It's a great way for local chefs to highlight their restaurants as well as bring new foods to the table. Among the participating restaurants was LaScola Italian Grill in Toledo. "Our chef always comes up with something creative," said Moussa Salloukh, one of the owners. The Northern Italian restaurant features Italian classics such as the popular lasagna and cheese manicotti as well as steaks and chops.
At this year's Taste of the Nation, chef and co-owner Chris Dewart prepared Chicken Involtini and gave me a recipe for the home kitchen. Involtini are Sicilian in origin and are small pounded scallops of either veal, beef or chicken or even eggplant and other vegetables are used. He opted for chicken.
The chicken scallops are then filled with the chef's choice of ingredients, rolled, and cooked by grilling or saute. Chef Dewart filled his with aged asiago cheese, fresh sage, and sun-dried tomato. Many traditional involtini recipes include prosciutto di Parma ham and reggiano parmigiano cheese. For the sauce, a reduction of pinot grigio wine and red wine vinegar and beet juice is served over the fresh spinach tossed with garlic, virgin olive oil, and red grapes. Use beet juice from cooked or canned beets.
"I use 7-ounce chicken fillets and when rolled it looks like a lot," said the chef, who planned to make more than 600 for the event. It's an item that is likely to be among the weekly specials at the restaurant.
Gladieux Catering served shrimp cocktail shooters.
While the chef sautes and braises his recipe, there is a recipe for grilled Chicken Involtini with Prosciutto and Basil in Weber's Way to Grill by Jamie Purviance (Sunset, $24.95).
Chef Will Pettit of Zia's at the Docks is in his "risotto mode" where he's experimenting with different ways to use risotto. For Taste of the Nation, he prepared mushroom risotto cakes, breaded and pan-fried.
Although he doesn't serve that version at Zia's now, "we do serve an appetizer of asiago risotto balls, breaded and fried and called arancine, which means 'little oranges' because it fries golden," says the 1999 graduate of the Pennsylvania Culinary Institute.
"I love the stuff," he says of risotto. "It's such a versatile dish, from cooking it creamy to fried risotto with different layers of texture (creamy on the inside and crisp on the outside)."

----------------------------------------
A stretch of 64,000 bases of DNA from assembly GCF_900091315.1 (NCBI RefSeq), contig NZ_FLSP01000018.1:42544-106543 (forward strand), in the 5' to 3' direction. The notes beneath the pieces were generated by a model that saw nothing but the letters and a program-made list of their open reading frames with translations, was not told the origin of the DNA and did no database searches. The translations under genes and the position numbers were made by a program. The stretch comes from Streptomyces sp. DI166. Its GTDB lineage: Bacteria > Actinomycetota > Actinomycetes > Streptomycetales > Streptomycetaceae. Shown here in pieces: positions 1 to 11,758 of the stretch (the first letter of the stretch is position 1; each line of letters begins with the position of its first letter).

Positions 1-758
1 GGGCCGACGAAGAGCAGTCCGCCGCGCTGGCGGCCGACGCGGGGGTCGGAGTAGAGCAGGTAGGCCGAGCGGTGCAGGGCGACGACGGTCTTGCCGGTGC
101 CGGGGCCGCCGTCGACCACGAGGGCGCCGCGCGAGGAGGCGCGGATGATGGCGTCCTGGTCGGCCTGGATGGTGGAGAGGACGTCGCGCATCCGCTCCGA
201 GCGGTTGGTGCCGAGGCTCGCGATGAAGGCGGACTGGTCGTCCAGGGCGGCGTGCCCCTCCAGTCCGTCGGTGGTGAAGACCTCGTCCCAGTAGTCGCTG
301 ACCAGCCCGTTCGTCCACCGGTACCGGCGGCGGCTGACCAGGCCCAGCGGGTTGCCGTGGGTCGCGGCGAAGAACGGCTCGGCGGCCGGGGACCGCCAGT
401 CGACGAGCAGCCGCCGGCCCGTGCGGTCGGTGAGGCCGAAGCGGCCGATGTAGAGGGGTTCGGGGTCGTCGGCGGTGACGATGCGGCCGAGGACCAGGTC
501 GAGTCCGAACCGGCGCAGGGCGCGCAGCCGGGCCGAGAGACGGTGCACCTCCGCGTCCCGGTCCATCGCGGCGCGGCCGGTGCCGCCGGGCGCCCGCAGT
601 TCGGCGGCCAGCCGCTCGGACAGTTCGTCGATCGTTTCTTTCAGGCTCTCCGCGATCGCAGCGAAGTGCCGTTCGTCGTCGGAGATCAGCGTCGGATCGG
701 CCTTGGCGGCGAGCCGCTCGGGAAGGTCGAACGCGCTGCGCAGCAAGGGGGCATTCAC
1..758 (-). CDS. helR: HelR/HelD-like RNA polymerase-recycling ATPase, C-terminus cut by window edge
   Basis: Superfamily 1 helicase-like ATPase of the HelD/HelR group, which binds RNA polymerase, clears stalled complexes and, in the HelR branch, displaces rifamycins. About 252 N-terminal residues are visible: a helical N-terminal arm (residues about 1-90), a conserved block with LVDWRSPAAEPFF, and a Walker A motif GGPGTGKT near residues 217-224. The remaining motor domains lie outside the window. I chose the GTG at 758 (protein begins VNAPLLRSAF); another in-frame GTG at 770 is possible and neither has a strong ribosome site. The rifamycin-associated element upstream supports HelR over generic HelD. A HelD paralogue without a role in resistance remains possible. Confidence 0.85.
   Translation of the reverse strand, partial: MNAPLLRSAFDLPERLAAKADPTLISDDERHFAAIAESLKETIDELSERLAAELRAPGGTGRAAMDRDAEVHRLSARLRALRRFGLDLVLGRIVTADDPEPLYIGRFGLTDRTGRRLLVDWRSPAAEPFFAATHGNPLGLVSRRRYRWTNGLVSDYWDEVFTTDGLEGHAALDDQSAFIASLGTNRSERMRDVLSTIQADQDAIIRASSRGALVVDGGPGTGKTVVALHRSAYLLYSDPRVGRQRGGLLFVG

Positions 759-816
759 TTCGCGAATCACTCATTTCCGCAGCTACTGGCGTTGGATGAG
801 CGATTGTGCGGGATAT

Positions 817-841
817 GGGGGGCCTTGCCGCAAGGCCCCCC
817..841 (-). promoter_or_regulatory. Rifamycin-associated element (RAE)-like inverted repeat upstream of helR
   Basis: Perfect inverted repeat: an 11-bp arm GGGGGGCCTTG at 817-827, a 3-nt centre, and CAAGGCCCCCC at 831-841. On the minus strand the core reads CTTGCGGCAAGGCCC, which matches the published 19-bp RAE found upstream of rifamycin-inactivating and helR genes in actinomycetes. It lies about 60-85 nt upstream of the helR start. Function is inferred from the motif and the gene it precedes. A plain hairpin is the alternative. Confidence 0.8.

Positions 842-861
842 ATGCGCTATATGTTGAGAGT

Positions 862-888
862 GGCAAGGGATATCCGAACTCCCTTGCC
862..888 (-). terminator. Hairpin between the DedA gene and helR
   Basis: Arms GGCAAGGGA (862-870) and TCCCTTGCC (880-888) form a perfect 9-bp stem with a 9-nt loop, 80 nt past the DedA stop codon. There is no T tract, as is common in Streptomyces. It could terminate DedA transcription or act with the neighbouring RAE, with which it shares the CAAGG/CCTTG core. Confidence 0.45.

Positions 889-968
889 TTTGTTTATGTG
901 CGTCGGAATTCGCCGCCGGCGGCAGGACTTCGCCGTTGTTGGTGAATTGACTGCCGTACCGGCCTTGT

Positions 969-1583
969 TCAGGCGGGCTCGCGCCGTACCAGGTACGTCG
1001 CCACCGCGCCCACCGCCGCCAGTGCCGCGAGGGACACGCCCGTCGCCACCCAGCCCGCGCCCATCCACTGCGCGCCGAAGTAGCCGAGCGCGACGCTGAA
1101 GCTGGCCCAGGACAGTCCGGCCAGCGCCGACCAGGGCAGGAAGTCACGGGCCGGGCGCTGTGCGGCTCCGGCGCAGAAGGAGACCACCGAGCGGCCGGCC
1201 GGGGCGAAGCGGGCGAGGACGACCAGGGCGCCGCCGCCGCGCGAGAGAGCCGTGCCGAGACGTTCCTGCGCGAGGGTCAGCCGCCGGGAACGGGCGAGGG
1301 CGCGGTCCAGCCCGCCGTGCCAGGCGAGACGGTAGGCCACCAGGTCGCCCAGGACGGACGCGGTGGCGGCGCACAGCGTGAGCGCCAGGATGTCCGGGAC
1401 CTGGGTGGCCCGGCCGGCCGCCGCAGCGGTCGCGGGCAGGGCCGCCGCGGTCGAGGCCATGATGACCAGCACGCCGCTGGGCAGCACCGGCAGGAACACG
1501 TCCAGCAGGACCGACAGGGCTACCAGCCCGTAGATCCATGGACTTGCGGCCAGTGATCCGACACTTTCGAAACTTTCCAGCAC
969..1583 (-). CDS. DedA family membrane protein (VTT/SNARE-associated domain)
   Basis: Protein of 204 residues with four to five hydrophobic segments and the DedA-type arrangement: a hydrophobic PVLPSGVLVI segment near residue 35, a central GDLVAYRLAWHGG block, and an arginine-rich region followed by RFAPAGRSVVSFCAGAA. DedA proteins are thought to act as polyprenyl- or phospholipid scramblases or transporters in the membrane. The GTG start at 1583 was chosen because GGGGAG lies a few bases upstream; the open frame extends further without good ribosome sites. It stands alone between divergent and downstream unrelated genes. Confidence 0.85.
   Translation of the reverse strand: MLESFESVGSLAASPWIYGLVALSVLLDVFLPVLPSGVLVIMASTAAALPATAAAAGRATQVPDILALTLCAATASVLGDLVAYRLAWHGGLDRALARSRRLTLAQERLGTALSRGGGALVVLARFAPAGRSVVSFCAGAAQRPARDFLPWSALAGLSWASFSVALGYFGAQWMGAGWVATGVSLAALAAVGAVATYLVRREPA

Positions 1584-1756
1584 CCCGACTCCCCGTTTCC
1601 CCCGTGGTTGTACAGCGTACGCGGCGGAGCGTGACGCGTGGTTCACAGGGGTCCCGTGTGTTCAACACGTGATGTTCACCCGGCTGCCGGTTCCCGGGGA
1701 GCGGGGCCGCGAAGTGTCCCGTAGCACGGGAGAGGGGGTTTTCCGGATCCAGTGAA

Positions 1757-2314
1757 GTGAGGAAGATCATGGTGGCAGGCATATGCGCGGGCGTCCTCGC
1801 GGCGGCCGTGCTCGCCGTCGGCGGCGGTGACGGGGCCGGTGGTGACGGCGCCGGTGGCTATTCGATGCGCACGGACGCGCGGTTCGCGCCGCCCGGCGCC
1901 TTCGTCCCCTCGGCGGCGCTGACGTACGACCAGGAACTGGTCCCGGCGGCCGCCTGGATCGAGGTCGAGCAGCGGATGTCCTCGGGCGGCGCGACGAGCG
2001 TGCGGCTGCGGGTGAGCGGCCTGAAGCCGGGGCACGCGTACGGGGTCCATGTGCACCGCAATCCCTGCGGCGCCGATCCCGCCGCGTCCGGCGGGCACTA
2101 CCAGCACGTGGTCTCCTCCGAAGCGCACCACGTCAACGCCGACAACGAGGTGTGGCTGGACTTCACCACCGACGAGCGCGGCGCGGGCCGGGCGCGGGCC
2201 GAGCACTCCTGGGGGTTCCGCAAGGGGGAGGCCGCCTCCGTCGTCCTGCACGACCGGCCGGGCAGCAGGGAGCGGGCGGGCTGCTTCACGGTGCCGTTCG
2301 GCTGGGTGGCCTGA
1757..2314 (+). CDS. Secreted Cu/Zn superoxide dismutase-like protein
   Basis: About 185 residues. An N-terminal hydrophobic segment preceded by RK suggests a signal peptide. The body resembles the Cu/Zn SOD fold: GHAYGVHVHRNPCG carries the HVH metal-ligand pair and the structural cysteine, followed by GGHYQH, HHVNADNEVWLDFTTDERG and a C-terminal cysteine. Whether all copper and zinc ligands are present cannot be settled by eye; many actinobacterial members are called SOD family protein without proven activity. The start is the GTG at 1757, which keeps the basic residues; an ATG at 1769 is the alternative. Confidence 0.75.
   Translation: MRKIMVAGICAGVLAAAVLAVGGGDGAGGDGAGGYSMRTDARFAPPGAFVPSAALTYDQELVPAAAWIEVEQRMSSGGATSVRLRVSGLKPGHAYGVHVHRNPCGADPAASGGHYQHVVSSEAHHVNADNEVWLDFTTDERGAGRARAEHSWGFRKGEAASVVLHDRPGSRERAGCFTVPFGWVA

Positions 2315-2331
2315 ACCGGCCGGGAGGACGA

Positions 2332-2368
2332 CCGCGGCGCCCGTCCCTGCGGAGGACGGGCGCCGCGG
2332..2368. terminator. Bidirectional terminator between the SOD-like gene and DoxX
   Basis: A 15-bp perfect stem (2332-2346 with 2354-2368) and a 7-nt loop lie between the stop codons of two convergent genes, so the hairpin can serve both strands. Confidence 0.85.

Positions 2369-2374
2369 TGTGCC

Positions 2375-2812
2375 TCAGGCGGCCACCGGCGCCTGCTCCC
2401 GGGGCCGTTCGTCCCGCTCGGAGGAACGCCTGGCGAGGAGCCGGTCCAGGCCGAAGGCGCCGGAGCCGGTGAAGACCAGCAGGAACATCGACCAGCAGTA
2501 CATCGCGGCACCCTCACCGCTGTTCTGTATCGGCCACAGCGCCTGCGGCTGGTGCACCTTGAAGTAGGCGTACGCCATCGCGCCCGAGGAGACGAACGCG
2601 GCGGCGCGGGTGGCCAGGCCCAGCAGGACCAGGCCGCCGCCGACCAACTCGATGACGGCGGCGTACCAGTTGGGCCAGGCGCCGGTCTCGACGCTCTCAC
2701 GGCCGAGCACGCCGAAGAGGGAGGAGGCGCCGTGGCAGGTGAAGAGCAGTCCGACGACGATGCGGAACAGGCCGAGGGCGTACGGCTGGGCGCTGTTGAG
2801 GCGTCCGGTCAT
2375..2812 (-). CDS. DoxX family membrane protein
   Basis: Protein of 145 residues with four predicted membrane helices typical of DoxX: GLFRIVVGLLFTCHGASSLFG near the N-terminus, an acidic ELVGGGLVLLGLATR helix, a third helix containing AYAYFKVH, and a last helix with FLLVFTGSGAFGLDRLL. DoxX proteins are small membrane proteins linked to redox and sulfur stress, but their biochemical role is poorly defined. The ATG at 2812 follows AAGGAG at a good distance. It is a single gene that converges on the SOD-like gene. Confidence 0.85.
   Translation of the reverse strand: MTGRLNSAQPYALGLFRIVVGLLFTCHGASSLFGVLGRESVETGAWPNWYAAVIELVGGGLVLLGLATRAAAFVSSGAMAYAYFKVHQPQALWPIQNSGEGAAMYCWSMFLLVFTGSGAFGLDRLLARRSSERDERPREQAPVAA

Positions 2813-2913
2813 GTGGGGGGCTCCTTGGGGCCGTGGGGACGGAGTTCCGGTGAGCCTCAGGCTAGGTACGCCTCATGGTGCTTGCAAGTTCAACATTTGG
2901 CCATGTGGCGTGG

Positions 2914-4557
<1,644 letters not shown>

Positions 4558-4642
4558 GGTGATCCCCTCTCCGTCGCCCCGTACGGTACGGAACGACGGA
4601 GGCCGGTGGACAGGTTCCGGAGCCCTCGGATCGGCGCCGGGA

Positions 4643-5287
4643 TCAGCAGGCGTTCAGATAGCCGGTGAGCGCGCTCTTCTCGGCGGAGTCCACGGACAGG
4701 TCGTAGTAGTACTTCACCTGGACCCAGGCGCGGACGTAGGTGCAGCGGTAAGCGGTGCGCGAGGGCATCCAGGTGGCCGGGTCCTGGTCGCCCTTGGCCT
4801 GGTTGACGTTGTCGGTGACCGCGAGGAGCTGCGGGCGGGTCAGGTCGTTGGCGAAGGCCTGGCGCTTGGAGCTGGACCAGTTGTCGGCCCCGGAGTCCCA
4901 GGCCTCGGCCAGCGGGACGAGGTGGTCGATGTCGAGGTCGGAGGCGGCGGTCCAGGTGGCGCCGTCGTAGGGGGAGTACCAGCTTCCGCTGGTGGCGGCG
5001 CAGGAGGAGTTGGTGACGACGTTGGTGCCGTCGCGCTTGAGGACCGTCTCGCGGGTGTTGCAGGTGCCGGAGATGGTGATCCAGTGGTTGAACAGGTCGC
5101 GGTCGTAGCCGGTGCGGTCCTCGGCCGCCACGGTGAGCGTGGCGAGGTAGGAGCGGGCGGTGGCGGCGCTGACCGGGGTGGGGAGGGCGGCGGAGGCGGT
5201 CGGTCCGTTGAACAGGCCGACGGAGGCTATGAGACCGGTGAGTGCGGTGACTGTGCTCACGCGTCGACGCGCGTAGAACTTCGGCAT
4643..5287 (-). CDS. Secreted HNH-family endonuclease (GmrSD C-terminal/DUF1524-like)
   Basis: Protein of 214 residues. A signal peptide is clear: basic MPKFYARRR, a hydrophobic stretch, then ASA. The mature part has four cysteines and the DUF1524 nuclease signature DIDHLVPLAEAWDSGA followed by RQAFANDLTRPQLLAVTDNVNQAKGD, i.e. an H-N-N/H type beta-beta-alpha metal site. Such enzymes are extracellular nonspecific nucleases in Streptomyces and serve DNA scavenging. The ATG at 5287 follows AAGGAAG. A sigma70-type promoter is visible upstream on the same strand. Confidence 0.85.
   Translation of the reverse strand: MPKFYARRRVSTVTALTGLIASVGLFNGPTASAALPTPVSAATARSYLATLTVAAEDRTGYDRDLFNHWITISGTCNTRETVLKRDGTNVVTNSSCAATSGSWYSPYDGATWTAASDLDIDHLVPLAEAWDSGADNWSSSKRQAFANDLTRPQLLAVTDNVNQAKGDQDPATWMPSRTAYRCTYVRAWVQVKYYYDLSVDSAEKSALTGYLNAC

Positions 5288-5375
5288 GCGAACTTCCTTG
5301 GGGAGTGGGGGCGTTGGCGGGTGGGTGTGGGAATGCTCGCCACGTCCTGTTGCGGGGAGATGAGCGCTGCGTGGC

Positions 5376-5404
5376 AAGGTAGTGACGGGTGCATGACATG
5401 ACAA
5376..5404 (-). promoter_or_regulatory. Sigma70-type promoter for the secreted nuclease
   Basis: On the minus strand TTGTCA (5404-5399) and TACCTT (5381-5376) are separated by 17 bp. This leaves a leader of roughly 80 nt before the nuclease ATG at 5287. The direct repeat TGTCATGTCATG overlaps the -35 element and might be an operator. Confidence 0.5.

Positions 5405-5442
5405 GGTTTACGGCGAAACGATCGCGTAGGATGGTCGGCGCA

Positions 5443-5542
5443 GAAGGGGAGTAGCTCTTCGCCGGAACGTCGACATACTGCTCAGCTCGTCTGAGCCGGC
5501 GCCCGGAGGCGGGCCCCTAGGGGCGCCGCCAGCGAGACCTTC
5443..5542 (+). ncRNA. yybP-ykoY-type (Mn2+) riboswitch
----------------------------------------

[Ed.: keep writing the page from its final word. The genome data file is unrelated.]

LaScola Italian Grill chef Chris Dewart with his Chicken Involtini
This year two celebrity chefs were on hand.
Chef RJ Cooper of Vidalia in Washington prepared Grilled Pork Belly with Cornbread Matsu Apple Ravigote (vinaigrette). Pork belly is served at the restaurant.
This was Chef Cooper's second time to participate in Toledo's Taste of the Nation. In 2007, he was here, just before he was named the Best Chef Mid-Atlantic by the James Beard Foundation. In a phone interview prior to the event, I asked him how this honor had changed his life or career. "It's making me work harder," he said. "You have to live up to expectations and make things better."
Mr. Cooper is a national spokesman for the National Taste of the Nation and chairman of Taste of the Nation's Culinary Council.
Chef Michael Bulkowski of the acclaimed Revolver restaurant in Findlay took an Asian twist on a Midwest favorite. "Lake Erie Smelt Nanban-Zuke-syle is a Japanese escabeche," he said. Escabeche is of Spanish origin and a dish of poached or fried fish covered with a spicy marinade.
"Actually the Portuguese brought the dish to Japan in the 1800s," he said about his research. "Smelt is a quick season." On Friday the fresh smelt were delivered. He fried them with a light breading and then pickled them so that Sunday at Taste of the Nation he could serve them with pickled ramps "with hints of citrus and chiles."
Talk about culinary creativity!
Premier Catering planned a fun event. Once again, chef Todd VanderPol created an elaborate display with palm trees, strawberries, and pineapple. This year he served sauteed shrimp with macaroni and cheese and a buffalo chicken with macaroni and cheese, a comfort food that has become so trendy and in much demand. Each was served on an individual spoon. Although these items are not on the catering menu, "these are things we can do," he said.
Adding to the festivities, CityQ Barbecue on Central and King streets showcased a whole smoked hog. Diners ate the shredded pork with sauces or on a bun.
Fat Fish Blue's Matt Sofo presented a whole roasted alligator. It was about 3 to 4 feet long and 12 to 17 pounds and roasted without the skin. The chef rubbed it with olive oil, the restaurant's signature blacked seasoning, salt and pepper. Inside it was stuffed with lemons, limes and oranges. The meat shredded like pulled pork and was served on toast points. The meat has a little spice but it is a milder flavor than fish.
Sushi is always popular at these events. Nagoya of Perrysburg served Crab Egg Roll. Koto Buki had sushi rolls - California and spicy tuna and Yoko Japanese Restaurant had Hawaii Roll and Washington Roll.
More than 40 local restaurants and food vendors participated in this event.
Kathie Smith is The Blade's food editor.
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